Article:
She does have one tiny Achilles heel: her love of garage sales. That's where she can really be dangerous. She even wanted to stop at a garage sale on the way to my husband's memorial. What's really hard to accept is that we should probably have paid attention to her and stopped because she wanted to buy the big beach umbrella she saw at the sale. It was truly hotter than the hinges of hell that day, with all of us persons of pink getting extreme sunburns in the meadow where we held the memorial.
She and Uncle Toby have just undergone a very hard seven-month period. A water pipe broke at their condo at the beginning of October, and they've been stashed in a motel ever since while the insurance companies endlessly debated who would pay for the repairs and which repairs would be done. It looks like this coming week they'll finally be able to go back home again after all this time of being trapped in one single room together 24/7. I'm sure it will take time to get settled, and, given that she's in her late 80s and Uncle Toby is deep into his 90s, it won't be easy or automatic.
After years of resisting, she's finally joined the plugged-in crowd, and sends email and even has her own Facebook page. My cousins bought her an i-Pad, and enticed her to learn to use it by pointing out that the ads for garage sales were now on Craigs List instead of in the newspaper.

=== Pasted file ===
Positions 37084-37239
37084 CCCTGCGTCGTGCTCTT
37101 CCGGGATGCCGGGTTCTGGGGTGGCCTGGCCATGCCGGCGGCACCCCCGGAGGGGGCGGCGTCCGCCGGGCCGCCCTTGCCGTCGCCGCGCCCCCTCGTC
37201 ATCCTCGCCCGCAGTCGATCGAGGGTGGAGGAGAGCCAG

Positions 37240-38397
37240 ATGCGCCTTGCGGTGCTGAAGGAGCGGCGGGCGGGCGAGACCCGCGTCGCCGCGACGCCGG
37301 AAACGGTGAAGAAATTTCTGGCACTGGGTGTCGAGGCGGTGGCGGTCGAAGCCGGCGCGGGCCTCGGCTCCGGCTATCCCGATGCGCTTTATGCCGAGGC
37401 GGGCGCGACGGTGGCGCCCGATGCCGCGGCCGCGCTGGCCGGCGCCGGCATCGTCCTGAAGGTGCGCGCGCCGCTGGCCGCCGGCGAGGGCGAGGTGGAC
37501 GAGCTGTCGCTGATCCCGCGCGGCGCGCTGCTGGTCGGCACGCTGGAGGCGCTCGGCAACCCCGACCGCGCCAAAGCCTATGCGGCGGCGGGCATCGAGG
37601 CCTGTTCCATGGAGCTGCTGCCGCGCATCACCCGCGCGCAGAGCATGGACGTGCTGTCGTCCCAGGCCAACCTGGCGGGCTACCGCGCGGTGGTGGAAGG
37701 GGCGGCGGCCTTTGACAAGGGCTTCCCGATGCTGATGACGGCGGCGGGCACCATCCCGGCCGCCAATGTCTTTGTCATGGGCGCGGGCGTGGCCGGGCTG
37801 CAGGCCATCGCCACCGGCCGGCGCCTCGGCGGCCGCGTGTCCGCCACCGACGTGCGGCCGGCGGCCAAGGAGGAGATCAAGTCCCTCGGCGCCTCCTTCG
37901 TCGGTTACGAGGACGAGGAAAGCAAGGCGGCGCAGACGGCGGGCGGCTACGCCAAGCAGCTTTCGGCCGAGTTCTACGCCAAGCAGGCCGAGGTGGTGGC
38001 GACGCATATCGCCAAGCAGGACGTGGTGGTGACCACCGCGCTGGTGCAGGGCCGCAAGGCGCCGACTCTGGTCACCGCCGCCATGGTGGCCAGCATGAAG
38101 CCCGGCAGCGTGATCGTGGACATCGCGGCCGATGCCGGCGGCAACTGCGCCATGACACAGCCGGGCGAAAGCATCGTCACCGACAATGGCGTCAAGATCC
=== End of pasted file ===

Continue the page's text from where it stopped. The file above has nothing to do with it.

Her hearing's not what it used to be, and she has some moments of forgetfulness. Her thick blond hair is now a beautiful silky silver, and she reads through a pair of heavy black-rimmed glasses. I suppose she'll have to get back into the habit of cooking in a real kitchen after so many months of making do with a microwave in a motel room and she may find that doing a big grocery shopping or hitting a number of garage sales in one day might be challenging.
I am looking forward to seeing her and Uncle Toby next weekend, after I go to my class reunion. Given their age, I am always afraid that each time I see them might well be the last . So I always tell them the same thing, that they are the best thing in the world that ever happened to me and my sibs, that without them we would not have survived to adulthood. I've never been that much of a hugger or kisser -- comes with the Nordic psychic DNA I guess -- but it would be unthinkable for me to leave without planting a kiss on Uncle Toby's whiskery cheek or to have a nice squishy bosomy hug from Aunt Doris. Here's a photo I shot of the two of them in Seattle's Volunteer Park a few years ago.